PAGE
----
Fed Is Staying the Course on Interest Rates, Housing Is Feeling the Impact

 The overheated employment market appears to be cooling off, but probably not fast enough to demonstrate the progress the Federal Reserve wants to see in its efforts to combat inflation, still growing at an uncomfortable 8 percent annual rate.

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Russia’s invasion of Ukraine has unleashed an immigration tsunami, as millions of Ukrainian refugees have sought safety in Poland and other neighboring countries. 

The conflict has also roiled financial markets, sent oil prices soaring with unprecedented speed and reshaped geo-political maps.  But it has not, as , deterred the Federal Reserve’s plan to boost interest rates in order to curb rising inflationary pressures.   

Testifying before the House Financial Services Committee, Powell acknowledged that the invasion is “a game changer” that will have unpredictable and probably long-lasting impacts on the U.S. economy.  “we don’t know what the real effect[s] …will be,” he said.

But the need to combat inflation  - currently running at close to a four-decade-high -- is clear, he stated, explaining his intention to support a 25 basis point rate increase when the Federal Open Market Committee meets March 15-16. 

Future, and possibly more aggressive rate hikes may be needed, he cautioned.  If inflation doesn’t begin to ebb, as Fed economists expect, or if it remains “persistently high,” Powell said, “we would be prepared to move more aggressively by raising the federal funds rate by more than 25 basis points at a meeting or meetings.”

“The near-term effects on the U.S. economy of the invasion of Ukraine, the ongoing war, the sanctions, and of events to come, remain highly uncertain,” Powell said. “Making appropriate monetary policy in this environment requires a recognition that the economy evolves in unexpected ways. We will need to be nimble in responding to incoming data and the evolving outlook.”

Jobs and Housing

Before Russia attacked Ukraine, some economists were speculating that a weak February employment report, which many expected, might persuade the Fed to delay its anti-inflation rate hike plan.  But the employment numbers were far better than even the optimists had expected.  Employers added 678,000 jobs, beating expectations for the second consecutive month.  The unemployment rate fell to 3.8 percent. 

The housing market, too, continues to exceed expectations and defy financial headwinds created by rising mortgage rates, rising prices, and shrinking inventories. Existing home sales in January increased by 6.7 percent compared with the December pace, almost, but not quite, equaling the year-ago performance. 

Lawrence Yun, chief economist for the National Association of Realtors (NAR) said concern that mortgage rates would continue to rise pushed many reluctant buyers to enter the market.  They found listings scarce and competition for available homes intense.

Both the number of homes available for sale and their time on market fell to all-time lows, according to the NAR, which reported a total of 860,000 listings in January, down  almost 17 percent compared with January 2021. Nearly 80 percent of the homes sold in January were on the market for less than a month, according to the NAR.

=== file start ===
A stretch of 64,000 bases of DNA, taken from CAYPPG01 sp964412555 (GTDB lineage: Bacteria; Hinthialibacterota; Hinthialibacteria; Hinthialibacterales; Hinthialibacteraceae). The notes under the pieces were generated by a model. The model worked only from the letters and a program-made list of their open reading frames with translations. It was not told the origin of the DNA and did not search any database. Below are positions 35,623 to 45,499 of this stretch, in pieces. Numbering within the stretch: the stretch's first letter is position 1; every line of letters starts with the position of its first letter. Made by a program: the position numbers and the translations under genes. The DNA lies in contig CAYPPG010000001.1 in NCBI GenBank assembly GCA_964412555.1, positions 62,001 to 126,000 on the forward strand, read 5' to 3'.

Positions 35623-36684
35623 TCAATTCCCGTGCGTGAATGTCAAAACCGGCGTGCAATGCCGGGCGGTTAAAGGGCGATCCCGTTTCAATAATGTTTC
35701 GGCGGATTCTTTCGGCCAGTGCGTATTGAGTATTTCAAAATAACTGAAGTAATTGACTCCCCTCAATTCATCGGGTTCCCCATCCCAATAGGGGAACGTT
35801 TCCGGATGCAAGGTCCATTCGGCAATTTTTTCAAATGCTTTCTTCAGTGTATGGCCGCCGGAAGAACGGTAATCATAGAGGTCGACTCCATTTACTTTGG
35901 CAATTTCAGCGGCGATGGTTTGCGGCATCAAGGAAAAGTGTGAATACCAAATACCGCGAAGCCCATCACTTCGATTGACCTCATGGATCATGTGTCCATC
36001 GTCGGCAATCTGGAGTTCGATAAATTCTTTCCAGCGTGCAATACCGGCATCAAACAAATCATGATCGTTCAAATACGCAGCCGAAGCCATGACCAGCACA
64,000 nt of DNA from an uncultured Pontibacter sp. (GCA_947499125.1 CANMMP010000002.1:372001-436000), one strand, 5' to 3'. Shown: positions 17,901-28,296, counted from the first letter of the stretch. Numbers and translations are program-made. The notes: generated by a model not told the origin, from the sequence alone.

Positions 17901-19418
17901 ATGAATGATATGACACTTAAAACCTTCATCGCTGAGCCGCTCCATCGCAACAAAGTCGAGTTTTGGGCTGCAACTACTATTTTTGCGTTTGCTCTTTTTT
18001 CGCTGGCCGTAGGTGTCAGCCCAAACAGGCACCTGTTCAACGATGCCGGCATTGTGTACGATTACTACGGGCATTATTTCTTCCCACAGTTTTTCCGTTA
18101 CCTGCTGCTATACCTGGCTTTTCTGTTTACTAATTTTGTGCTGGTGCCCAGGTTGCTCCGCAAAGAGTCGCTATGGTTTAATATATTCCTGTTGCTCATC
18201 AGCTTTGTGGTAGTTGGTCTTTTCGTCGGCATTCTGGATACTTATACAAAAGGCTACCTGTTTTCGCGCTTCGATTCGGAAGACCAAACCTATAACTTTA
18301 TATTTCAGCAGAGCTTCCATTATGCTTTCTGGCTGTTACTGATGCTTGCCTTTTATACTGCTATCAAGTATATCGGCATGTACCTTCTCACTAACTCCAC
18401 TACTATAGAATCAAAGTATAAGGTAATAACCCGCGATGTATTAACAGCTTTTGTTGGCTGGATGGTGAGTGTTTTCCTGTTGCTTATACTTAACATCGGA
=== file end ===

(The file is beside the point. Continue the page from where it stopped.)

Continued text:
Bidding Wars and Rising Prices

Redfin reported 30 percent fewer listings in February compared with the same month last year, with almost 70 percent of the company’s listings triggering bidding wars.  Boston was on the list of the top 10 markets reporting the steepest increase in bidding wars – 74.8 percent of homes sold in January compared with 66.7 percent in December of last year. 

Following the law of supply and demand, increasing competition for a shrinking supply of homes pushed prices higher.  The NAR’s median home listing  price increased by almost 13 percent year-over-year, reaching a record high of $392,000 on February.

The median price of  single-family homes sold in January was $350,000 – a 15.9 percent increase over the year-ago median and the 119th consecutive year-over-year gain the NAR has reported.  Condo prices were up by almost 11 percent in January, , reaching a median of almost $300,000. Zillow reports that there are now 481 cities in which average home prices exceed $1 million, with 146 cities joining that list last year. 

Although sustained demand has fueled strong sales has  continued to fuel strong sales this year, pending sales declined in January for the third consecutive months falling almost 10 percent below the year-ago level.

“Given the situation in the market—mortgages, home costs and inventory—it would not be surprising to see a retreat in housing demand,” the NAR’s  Yun said. He predicts that market conditions will be “volatile” this year, as rising mortgage rates create affordability challenges, especially for first-time buyers, who are already struggling.  They accounted for only  percent of January sales this year, according to the NAR, compared with 30 percent in December and 33 percent a year ago.

The National Association of Home Builders (NAHB) estimates that 69 percent of American households today can’t qualify for the mortgage they would need to purchase a median-priced new home.  The NAHB’s “priced out” estimate is based on a new home price of $412,506 and a mortgage rate of 3.50 percent – both variables higher now than when the study was done last year.